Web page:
I have not played the game yet, but I’m chomping at the proverbial bit to do so! It looks great from what I’ve seen, and I’ve heard nothing but positive things about it. Also, I’m not gonna lie…the bookends that come with the Kollector’s Edition look pretty sweet too.
If Scorpion and Shao Khan went into an arena together, who out of the two would come out victorious?
I’m gonna say Scorpion, but I’m biased. Not saying it would be an easy victory, mind you, but I think Mr. “Get over here!” would pull it off, ultimately.
Let’s talk about you Patrick – what made you want to get into acting in the first place?
Frankly, it’s fun! To jump into someone else’s skin and experiences—and to sell an audience that fiction—is enjoyable and challenging (and even cathartic, sometimes). My mom took me to see a lot of theatre when I was young—particularly musicals put on by the high school at which she taught—so when I got into that same high school, trying out just seemed like the natural thing to do. I got bit by the acting bug in pretty short order, kept up with musical theatre all throughout high school, did theatre in college, and decided that’s what I was going to pursue, out in Los Angeles. The lady with whom I did the bulk of my training with told me I should look into voice-over work as something to do on the side, and that ended up being where I had the most luck. I was ready for the lucky breaks when they came, but I can’t overstate how integral they were.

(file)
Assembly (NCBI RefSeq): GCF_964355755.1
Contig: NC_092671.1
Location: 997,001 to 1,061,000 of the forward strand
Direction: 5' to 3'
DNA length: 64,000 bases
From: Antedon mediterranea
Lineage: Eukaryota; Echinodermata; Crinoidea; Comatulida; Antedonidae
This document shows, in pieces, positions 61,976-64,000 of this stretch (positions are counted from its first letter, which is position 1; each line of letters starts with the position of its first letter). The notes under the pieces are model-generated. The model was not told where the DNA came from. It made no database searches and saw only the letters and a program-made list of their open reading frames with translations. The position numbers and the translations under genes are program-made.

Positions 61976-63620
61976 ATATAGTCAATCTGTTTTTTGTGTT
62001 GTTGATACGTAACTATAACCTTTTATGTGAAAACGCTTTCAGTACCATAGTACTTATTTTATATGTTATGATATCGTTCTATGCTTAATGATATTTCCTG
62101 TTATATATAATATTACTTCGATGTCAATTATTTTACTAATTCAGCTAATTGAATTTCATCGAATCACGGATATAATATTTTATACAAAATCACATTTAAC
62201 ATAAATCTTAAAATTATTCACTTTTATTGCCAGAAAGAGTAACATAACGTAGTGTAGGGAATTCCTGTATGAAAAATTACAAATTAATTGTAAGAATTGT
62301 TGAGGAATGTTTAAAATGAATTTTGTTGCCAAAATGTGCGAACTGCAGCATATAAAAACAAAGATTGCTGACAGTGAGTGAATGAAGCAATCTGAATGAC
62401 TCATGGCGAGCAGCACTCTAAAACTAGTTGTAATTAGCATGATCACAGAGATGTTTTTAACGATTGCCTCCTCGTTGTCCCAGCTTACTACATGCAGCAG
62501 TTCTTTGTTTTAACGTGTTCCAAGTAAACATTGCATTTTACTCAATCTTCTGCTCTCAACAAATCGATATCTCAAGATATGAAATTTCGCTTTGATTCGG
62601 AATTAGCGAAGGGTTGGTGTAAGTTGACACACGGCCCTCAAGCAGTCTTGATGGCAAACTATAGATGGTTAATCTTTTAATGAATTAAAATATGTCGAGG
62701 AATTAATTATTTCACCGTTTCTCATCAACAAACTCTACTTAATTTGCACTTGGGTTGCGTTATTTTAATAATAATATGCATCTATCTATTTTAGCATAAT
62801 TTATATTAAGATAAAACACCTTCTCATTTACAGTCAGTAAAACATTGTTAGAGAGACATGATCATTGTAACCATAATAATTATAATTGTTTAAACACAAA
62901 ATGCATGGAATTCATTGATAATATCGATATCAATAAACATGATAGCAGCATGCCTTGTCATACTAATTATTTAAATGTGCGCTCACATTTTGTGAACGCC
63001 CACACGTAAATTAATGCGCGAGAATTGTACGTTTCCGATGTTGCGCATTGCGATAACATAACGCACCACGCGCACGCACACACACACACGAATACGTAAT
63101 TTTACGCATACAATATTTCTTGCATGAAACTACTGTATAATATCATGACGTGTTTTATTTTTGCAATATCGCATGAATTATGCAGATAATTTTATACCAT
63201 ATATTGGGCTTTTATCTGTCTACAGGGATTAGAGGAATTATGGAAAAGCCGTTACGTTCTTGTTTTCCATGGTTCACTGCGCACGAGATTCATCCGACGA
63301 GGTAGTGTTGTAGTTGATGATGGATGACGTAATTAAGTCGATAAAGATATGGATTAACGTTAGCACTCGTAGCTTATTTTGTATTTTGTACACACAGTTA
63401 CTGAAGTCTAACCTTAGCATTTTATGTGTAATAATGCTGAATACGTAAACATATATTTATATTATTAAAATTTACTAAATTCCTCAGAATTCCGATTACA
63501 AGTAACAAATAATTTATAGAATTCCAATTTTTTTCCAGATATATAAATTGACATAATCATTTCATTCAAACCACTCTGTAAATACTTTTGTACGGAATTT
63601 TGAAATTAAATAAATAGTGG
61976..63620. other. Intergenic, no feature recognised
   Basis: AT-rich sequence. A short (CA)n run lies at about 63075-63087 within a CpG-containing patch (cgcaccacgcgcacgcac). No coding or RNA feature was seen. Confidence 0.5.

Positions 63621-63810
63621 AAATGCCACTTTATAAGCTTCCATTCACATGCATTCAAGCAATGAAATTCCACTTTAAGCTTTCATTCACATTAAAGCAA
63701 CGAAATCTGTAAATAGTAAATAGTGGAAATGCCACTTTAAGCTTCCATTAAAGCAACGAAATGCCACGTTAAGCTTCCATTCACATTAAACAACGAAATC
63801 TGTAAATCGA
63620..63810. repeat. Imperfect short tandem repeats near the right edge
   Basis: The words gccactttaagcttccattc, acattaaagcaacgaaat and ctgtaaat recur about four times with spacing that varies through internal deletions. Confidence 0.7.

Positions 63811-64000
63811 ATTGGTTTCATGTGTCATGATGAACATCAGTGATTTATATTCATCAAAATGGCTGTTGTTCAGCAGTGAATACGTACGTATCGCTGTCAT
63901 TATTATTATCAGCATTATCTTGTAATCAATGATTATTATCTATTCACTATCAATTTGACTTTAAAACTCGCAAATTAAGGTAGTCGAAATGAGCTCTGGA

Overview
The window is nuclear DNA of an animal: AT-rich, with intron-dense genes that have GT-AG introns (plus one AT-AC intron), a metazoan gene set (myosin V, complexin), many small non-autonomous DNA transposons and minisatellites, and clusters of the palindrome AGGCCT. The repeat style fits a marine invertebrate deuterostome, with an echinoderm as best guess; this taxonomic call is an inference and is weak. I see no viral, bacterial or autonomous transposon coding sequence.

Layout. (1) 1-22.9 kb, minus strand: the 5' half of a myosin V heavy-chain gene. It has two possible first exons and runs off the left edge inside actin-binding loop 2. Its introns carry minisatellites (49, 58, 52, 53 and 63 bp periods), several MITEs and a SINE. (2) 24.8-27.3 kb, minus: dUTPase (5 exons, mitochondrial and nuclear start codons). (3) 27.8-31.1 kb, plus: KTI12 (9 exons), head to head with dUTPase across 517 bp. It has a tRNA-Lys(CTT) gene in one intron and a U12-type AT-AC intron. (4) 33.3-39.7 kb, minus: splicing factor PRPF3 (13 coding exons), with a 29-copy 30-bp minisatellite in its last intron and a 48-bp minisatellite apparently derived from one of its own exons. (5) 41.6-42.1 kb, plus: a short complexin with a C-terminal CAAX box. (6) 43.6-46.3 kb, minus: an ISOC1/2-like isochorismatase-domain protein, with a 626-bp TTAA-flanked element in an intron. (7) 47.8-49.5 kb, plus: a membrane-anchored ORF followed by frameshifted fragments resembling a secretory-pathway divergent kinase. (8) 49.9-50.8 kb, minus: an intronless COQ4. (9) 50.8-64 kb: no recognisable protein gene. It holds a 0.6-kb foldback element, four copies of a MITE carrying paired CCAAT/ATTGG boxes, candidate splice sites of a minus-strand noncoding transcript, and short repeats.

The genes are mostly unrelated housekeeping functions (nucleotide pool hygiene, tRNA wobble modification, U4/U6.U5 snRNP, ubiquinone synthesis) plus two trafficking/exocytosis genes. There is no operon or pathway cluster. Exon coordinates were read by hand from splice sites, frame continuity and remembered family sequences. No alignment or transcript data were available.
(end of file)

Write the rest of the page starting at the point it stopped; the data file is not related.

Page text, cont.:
What advice would you give for anyone wanting to get into acting or voice-over?